Around the World with the Aga Khan: Journal Entries from Kuala Lumpur
Arrive in KL for the Aga Khan Awards for Architecture, a triennial event, after 20-hour flight via Stockholm. Bleary-eyed, check into the business-chic Traveler’s Hotel, so new the furnishings still have scraps of wrapping tacked on. Run into old publishing and architectural friends on elevators, in the restaurant, at every turn—French publisher of l’Architecture d’Aujourdhui, Jean-Michel Place, Architectural Review editor Paul Finch, Netherlands Architecture Institute Director Ole Boumon, among others.
Hit the ground running with tour of city, which is ultra-clean, but missing texture. Reminds you of Honolulu without the beach--a mixture of new towers in semi-suburban settings, parks, rain trees in a humid broth you can smell and almost drink. Around a corner, a little house with a tin roof sheltered from the tropical sun and raised off the ground sings its own local song to days as a tin-mining town in the jungle. Wood doesn’t last long in this climate, unless it’s ironwood.
That night, while locals play gamelan music, reception with the Aga Khan, and visit with guests from literally around the world (Kenya, Iran, South Africa, England, Egypt, France, Tajikistan, and on and on) meet and dine over architecture, a universal language that overcomes politics, custom, polarities. And there’s Nader Tehrani from Boston. And over there, Ken Yeang and Norman Foster from London. The tropical rains beat on the tent, erected for the evening, like a bass drum.
Visit the Petronas Towers, which leap up beyond the imagination, huge, reiterated, polished, secure. Take an elevator to 43rd floor and walk across the fabled dual-level bridge, then cram in two more elevators to 85th floor to see Cesar Pelli’s lustrous models of the complex. Brigitte Shim and Howard Sutcliffe’s two sons have their own visit to the skybridge while we continue the ascent.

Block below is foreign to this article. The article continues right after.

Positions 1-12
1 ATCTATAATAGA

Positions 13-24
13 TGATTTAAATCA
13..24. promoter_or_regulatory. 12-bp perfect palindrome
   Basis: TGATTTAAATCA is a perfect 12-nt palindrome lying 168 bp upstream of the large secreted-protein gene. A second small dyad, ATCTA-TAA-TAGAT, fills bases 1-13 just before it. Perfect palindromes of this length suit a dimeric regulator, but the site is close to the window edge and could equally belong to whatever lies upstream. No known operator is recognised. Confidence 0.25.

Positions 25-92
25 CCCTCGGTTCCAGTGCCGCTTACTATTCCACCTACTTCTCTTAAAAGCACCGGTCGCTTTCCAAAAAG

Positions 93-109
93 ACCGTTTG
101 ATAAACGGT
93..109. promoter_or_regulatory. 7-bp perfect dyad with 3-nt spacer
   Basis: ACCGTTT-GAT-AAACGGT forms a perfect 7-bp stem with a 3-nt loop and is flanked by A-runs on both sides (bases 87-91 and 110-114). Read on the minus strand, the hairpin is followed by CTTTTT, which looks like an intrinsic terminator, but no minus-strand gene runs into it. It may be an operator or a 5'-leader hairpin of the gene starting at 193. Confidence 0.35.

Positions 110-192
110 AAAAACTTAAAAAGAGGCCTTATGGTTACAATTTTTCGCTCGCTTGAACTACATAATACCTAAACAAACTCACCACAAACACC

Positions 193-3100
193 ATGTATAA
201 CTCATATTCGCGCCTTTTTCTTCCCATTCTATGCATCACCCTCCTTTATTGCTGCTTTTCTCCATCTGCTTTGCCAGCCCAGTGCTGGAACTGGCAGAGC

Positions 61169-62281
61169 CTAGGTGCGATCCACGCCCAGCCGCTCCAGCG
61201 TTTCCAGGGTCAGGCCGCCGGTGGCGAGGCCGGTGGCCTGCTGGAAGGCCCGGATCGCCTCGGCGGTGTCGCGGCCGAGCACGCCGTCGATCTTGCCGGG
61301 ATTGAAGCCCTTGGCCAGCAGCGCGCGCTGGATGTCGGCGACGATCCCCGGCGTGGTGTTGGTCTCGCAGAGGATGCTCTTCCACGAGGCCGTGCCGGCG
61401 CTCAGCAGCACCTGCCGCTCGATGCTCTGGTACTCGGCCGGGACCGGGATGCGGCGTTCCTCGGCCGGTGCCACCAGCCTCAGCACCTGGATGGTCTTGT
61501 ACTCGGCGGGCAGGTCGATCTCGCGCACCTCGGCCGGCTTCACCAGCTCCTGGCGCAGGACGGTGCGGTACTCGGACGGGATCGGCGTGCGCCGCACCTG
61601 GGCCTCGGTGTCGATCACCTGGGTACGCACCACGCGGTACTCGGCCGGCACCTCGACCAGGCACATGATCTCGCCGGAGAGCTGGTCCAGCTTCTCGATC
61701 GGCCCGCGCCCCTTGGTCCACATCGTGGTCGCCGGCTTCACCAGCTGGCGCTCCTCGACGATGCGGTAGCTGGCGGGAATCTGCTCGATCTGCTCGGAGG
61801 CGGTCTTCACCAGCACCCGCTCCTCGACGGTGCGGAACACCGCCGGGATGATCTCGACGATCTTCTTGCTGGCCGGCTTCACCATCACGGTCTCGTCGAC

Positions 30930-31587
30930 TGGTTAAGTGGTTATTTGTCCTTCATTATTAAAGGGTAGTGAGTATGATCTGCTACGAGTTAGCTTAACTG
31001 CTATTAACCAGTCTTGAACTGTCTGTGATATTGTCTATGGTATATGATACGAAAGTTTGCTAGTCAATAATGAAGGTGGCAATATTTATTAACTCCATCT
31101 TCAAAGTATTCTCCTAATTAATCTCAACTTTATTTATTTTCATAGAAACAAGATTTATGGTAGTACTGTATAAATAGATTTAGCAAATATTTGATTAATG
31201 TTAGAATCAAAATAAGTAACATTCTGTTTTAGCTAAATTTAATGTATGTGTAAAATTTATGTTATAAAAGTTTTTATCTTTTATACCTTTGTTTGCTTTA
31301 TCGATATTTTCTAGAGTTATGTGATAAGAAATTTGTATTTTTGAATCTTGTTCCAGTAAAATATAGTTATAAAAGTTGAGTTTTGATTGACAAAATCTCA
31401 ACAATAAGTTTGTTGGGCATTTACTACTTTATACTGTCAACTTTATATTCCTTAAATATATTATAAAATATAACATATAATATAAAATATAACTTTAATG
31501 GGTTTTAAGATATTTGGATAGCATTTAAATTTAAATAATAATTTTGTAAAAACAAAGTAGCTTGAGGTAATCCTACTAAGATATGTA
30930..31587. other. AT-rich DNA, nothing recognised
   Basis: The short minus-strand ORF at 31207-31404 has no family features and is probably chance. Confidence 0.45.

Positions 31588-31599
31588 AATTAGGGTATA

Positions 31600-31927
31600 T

As we already knew, and seeing the twin towers confirm, Pelli has long-mastered the skyscraper form, articulating its rise at every turn, every floor, and the materials (green glass, stainless steel) refract and reflect the sunlight out into the surrounding park. You can’t miss these assertive buildings that anchor the city, whose organization has eluded me, despite multiple trips out in a bus or car. Architecture becomes defining artifact of a new place and an evolving culture.
That night, Aga Khan presents the winners in the philharmonic hall of the Petronas complex, with Prime Minister of Malaysia as co-speaker. Awards recognize a range of projects, from highly complex new work to restoration of existing and forgotten built fabric. As always characterizes the awards, the process is celebrated as much as the artifact, and the complex interweaving of social, economic, geographic, topological, even mythic elements of the projects find resolution in the lives of real clients, real architects, real places.
A series of seminars explores the context, the challenges, the people, and the ideas behind the awards. Nine projects represent almost 300 entries from around the world, and speakers include not only architects but also philosophers, cultural historians, landscape theorists. Three projects, in particular, outline the ongoing, critical nature of the awards—the restoration of two projects in Yemen and the Rehabilitation of the walled city in Nicosia, Cyprus, where opposing sides literally bridged over political boundaries to insure the future life of a shared urban heritage. We will leave Kuala Lumpur exhausted from a long journey, but powered by the possibilities of architecture to alter contemporary life.